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This film will focus on the impact that "Civilisation" had on American cultural life in 1969 -- an impact and a message still meaningful today about the value of our collective Western tradition.
Connecticut-based independent filmmakers Michael Maglaras and Terri Templeton of 217 Films announce the expected April 15, 2019 release date of a new film project - their eighth in 12 years and their seventh "essay in film" - highlighting the impact that Lord Kenneth Clark's epic thirteen-part television series "Civilisation" had on America
and Americans in 1969 as we struggled with our national conscience during the Vietnam War.
"As our filming progresses, we're happy to announce that renowned British author and Clark expert James
Stourton has agreed to appear in our film," said Michael Maglaras, the film's writer and director. "We've also secured the important cooperation of the BBC, and, as a result, this film will include segments from Clark's original "Civilisation" footage."
The film is being shot in America
and the United Kingdom.
"I'm delighted to be participating in this new film about Kenneth Clark," said James
Stourton, author of "Kenneth Clark: Life Art and Civilisation"...the definitive biography of Lord Clark. "This film will focus on the impact that "Civilisation" had on American cultural life when it was first premiered in the United States in 1969 -- an impact and a message still meaningful today about the value of our collective Western tradition."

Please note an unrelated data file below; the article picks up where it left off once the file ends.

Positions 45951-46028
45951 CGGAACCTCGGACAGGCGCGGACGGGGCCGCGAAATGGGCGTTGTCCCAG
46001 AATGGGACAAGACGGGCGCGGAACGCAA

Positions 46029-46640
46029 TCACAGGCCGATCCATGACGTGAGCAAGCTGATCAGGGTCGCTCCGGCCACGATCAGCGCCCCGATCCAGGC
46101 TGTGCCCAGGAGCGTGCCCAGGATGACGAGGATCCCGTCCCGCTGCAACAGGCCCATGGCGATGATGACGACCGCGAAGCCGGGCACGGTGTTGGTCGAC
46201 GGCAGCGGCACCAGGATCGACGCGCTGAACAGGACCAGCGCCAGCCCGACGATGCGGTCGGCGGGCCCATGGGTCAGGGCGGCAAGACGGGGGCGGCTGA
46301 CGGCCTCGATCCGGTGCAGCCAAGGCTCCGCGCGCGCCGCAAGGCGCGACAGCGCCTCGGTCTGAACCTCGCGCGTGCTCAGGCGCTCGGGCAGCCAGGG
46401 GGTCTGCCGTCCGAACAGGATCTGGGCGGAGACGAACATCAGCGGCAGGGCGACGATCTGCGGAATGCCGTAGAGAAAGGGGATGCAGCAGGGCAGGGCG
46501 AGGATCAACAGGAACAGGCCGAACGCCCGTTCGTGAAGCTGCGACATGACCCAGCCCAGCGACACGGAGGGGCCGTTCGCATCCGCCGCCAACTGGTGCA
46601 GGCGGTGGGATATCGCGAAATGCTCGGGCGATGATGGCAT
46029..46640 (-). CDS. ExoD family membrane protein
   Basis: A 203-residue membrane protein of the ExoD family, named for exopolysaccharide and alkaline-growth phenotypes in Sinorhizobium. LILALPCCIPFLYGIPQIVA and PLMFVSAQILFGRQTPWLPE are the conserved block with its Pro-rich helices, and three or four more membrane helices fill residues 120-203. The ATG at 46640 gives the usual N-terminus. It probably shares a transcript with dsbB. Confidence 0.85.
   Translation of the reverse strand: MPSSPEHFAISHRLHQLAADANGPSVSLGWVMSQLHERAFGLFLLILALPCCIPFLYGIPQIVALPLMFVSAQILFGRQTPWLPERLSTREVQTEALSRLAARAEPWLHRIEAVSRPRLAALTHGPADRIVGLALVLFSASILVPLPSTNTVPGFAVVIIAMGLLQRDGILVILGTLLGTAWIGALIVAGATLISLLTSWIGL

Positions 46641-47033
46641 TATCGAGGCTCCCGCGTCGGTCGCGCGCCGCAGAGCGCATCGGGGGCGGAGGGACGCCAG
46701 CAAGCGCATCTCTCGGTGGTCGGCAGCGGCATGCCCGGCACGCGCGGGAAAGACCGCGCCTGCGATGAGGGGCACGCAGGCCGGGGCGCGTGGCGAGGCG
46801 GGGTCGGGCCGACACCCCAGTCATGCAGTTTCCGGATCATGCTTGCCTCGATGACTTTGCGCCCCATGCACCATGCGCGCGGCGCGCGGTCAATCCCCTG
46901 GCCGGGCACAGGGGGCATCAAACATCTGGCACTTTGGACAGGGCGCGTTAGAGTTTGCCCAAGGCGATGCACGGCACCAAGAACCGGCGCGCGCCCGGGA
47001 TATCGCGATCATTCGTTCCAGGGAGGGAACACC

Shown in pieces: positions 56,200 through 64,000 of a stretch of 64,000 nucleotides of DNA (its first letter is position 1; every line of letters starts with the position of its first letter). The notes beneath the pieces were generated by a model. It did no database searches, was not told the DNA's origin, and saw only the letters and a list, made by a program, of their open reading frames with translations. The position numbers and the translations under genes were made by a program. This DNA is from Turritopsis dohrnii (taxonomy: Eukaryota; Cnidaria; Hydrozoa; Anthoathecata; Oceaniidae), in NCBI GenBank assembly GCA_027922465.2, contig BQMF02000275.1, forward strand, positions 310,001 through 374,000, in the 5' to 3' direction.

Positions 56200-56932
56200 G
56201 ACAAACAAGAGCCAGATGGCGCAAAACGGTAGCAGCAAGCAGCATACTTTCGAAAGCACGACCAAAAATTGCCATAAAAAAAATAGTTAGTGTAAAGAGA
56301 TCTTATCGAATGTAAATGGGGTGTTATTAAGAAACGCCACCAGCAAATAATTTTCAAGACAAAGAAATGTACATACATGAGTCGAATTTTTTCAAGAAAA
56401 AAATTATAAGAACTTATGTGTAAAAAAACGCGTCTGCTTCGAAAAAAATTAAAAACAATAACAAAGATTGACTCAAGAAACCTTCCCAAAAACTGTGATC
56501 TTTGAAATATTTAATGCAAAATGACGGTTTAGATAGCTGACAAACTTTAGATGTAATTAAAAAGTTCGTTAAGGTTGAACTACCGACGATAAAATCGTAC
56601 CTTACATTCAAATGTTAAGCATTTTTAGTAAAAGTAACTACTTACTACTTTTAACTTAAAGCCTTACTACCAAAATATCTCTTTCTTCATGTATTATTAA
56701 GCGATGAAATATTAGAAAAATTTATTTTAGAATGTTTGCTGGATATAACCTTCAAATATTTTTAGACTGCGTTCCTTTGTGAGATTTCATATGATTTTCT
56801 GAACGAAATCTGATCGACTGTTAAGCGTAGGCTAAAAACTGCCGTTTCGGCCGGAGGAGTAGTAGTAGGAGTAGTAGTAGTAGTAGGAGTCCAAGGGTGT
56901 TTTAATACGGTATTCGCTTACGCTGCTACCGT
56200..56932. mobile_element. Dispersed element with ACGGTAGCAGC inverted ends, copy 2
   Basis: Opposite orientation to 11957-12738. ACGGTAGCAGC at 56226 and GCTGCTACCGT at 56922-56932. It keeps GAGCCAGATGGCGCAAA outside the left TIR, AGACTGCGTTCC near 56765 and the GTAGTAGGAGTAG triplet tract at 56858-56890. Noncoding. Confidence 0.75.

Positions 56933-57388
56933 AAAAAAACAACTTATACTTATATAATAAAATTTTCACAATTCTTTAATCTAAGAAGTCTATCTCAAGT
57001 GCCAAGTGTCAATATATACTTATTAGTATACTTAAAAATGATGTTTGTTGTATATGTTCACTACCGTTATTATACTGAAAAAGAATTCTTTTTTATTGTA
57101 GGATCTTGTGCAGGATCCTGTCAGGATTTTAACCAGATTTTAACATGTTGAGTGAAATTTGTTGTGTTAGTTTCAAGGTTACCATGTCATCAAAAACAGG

"Civilisation," produced by the BBC, had its first United States screening at the National
Gallery of Art in Washington, D.C. in the fall of 1969, thanks to the vision of its then director J. Carter Brown, and was quickly taken up as one of the first important television programs of what was then the new Public Broadcasting Service. Fifty years later, and with an America
facing new political and social challenges, Lord Kenneth Clark's thirteen hours of "Civilisation" reminds us not only of the permanence of art and the permanent value of the human spirit in its creation, but also of the value of institutions and Clark's belief that society "must be made to work." Also featuring interviews with Americans whose lives were affected by "Civilisation" and by the series' brilliant writing, camera work, and innovative use of music...and using archival footage of an America
struggling with itself during the height of the Vietnam War..."Civilisation and America" will remind us yet again of the value of the arts in American society and in the lives of American citizens.